Government considers new tax break for donations of works of art

Treasury consultation suggests relief from income tax, capital gains tax and even corporation tax for the year when 'pre-eminent' objects are given to the nation

Tax breaks for art donations considered
Tax breaks for art donations considered

The Treasury is considering giving a new tax break to people who give important works of art to institutions including museums and galleries, it announced yesterday.

It has launched a consultation on the proposals for a scheme it says would encourage lifetime giving of pre-eminent objects, or collections of objects, to the nation.

According to the consultation document, the government is considering giving donors relief from income tax, capital gains tax and possibly corporation tax for the year in which the art donation is made.

The document says that "donors will receive a reduction in their tax liability based on a set percentage of the value of the object they are donating.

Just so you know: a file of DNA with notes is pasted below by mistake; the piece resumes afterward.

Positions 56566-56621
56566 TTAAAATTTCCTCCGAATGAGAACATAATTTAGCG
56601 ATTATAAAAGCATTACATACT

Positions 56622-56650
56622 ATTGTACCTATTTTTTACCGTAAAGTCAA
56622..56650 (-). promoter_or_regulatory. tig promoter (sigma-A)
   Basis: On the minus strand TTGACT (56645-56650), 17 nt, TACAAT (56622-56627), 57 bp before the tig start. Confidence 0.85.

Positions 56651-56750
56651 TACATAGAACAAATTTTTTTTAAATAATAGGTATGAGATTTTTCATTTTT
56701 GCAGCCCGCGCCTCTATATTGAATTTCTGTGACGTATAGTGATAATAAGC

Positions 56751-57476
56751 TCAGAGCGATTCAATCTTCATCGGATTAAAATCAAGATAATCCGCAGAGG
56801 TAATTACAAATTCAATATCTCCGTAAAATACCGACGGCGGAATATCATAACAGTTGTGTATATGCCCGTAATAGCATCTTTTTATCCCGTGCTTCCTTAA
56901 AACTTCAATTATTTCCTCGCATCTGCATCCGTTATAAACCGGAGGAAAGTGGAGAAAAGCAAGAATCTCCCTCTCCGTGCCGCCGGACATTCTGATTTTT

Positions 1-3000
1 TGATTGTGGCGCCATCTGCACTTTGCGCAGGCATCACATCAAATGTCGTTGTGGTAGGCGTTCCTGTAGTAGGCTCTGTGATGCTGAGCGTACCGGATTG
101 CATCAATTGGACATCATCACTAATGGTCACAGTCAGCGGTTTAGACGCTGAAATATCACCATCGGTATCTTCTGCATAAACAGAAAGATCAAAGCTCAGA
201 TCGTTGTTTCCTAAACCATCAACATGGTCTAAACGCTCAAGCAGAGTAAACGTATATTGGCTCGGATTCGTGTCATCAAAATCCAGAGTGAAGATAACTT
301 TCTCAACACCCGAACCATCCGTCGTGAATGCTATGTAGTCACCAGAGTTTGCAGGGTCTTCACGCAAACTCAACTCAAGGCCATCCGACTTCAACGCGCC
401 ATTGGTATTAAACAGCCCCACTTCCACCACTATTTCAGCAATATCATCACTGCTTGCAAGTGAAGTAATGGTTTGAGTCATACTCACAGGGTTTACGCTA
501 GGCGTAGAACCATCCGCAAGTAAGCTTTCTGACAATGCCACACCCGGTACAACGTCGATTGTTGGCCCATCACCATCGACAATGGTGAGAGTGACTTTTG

"Museums, galleries, archives, etc – many of which are charities – will be interested in the new scheme as it will open a new route for them to borrow pre-eminent objects on long-term loan."

The paper also points out the potential positive and negative consequences for charities that are not museums or galleries.

"There may also be an impact on third sector bodies as people may decide to use this scheme and choose to donate objects to the nation rather than directly to charity," says the consultation document.

It says the scheme will share an annual limit with the existing inheritance tax 'acceptance in lieu' scheme, which allows people to offer items of cultural and historical importance to the state in full or part payment of their inheritance tax, capital transfer tax or estate duty. The limit is set at £20m a year.

Areas of the policy that still need to be developed include how to define "pre-eminent", which institutions would be eligible to receive objects, how the tax reduction should be calculated and whether there should be a cap for the maximum amount of tax reduction available per object.

Justine Greening, economic secretary to the Treasury, said: "We want to make it easier for people to give in a range of ways and at different stages in their life."

The consultation will close on 21 September and responses should be sent to

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